Building Success 101
Q: How are allowances structured?
A: An allowance assigns a budget to choices that still haven’t been made at the time of contract signing. One example is the homeowners who need time to decide what cabinets they want but don’t want to hold up the start date. The allowance would set a deadline for the selection and define the budget for those cabinets. A good allowance takes into account the homeowner’s tastes as well as the value of the home and the other products they have selected.
Post construction document changes need not be a problem, but they absolutely need a well thought-through process
Professionals who build fantastic homes for satisfied customers share some important traits. Two of these are an obsession with details and with clearly communicating those details to the homeowners. Great builders are great communicators, and part of being a great communicator is documenting every part of the job.
It takes a lot of work to craft detailed construction documents, but that work pays off by showing the homeowners exactly what they’re getting and by helping the builder understand exactly what the homeowners want. They keep everyone working from the same set of expectations and ensure a smoother, more enjoyable build process.
Critical documents include the contract, the plans and the specs. They also include change orders.
The usual definition of a change order is anything that alters the scope, schedule, or cost of the work after the homeowner has signed the final contract. Professional builders strive to minimize these by supporting clients to make product selections before work starts, and by writing detailed specs (product descriptions) for the homeowners to review and approve.
But while this effort can minimize changes, it can’t eliminate all of them. The building inspector may require a heavier (and more expensive) beam for that big wall opening; the excavator may encounter unforeseen ledge (bedrock) that requires blasting; the homeowners may decide after the drywall has been installed that they really want an additional window.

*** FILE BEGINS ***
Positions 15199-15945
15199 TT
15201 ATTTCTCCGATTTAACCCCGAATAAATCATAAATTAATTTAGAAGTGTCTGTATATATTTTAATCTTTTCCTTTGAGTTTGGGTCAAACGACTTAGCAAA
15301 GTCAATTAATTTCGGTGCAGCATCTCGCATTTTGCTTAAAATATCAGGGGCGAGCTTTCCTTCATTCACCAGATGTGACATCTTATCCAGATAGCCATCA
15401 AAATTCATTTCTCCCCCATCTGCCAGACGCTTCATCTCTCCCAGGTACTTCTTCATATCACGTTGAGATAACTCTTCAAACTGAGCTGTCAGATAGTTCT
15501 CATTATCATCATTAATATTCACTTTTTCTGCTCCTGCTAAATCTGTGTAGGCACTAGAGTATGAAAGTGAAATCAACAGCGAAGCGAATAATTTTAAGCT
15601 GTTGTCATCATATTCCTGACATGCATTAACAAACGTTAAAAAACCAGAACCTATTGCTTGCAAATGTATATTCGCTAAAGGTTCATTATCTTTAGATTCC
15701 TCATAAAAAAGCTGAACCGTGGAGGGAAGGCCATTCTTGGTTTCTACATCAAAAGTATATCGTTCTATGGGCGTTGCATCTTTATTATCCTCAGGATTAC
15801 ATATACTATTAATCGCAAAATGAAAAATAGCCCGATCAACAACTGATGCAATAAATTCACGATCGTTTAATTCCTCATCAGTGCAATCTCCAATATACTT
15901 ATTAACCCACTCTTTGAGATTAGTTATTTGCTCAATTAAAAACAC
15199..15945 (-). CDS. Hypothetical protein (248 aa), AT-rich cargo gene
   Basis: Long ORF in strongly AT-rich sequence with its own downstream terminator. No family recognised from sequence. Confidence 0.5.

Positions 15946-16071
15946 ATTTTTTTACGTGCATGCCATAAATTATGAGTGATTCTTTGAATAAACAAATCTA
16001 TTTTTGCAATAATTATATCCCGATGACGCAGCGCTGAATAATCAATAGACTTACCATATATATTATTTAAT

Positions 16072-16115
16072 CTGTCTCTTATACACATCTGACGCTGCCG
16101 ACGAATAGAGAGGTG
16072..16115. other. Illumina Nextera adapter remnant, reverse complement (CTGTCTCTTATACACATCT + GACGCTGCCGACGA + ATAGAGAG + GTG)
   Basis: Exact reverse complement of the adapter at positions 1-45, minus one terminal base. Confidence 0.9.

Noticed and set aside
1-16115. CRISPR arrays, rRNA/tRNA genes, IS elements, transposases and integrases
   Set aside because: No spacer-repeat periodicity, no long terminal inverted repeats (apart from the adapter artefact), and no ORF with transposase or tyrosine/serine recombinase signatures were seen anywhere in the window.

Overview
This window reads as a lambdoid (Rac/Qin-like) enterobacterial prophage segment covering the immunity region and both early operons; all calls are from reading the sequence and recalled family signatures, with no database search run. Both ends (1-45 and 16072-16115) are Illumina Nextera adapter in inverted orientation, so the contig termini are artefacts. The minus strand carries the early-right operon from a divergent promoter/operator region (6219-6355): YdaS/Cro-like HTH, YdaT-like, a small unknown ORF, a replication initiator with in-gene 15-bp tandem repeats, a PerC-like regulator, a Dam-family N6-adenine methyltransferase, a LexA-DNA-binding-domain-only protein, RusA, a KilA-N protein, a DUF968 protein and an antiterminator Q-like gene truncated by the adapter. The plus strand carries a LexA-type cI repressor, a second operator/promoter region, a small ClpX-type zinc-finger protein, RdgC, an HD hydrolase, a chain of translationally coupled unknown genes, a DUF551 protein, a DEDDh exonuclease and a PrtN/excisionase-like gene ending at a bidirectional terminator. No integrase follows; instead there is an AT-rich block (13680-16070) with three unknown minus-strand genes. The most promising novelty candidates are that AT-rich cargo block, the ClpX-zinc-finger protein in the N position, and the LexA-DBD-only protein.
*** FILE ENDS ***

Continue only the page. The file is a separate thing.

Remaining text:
Such changes need to be carefully managed. That’s where good change order documents earns their keep.
Detailed Change Order Documents
It’s hard to overstate the importance of detail here. Vague change orders are notorious for generating bad feelings; lots of homeowners have complained about contractors who present them with a bill for extra work they either didn’t know about or didn’t think was going to raise costs.
To be fair, most of these contractors don’t intentionally mislead homeowners; they simply lack the needed management and communication skills. Take the example of homeowners who want a different master bathroom tile than the one originally specified. If the contractor orders the tile but doesn’t tally the cost until after installation, if it adds an extra $500 the homeowners may feel like they’ve been gouged, even if that wasn’t the intent.
The professionally managed company doesn’t make such mistakes. It quantifies the cost of that tile, as well as its effect on the project timetable, presents the numbers to the homeowners on a standard change order form, and doesn’t order the tile until the homeowners have signed off on it.
Most professional builders also add an administrative fee to change orders. This covers the time required for staff to research products and prices, complete the paperwork, and call subcontractors to determine the effect on the schedule. If, for instance, that new tile will take an extra two weeks to get, the builder’s staff will have to work with the plumber on rescheduling the toilet installation. If the homeowner cancels the change after the contractor’s staff has done this work, in most cases they will still have to pay the administrative fee.
By the way, misunderstandings about products and specs can arise on even the best-managed job with the most detailed documentation. Fortunately, these are usually minor. The homeowners may have expected three coats of exterior paint on that new siding when industry standards call for two, or perhaps they assumed a tile baseboard in the bath, even though it wasn’t in the specs. The sheer number of products and decisions that go into a custom home make it impossible to foresee every detail.
These issues are easily resolved if you hire a custom home builder with structured communication procedures and very detailed documentation.
Steve Jones & Bart Jones
Merlin Custom Home Builders
6408 S. Arville Street
Las Vegas, NV 89118
702.257.8102 â€“ Phone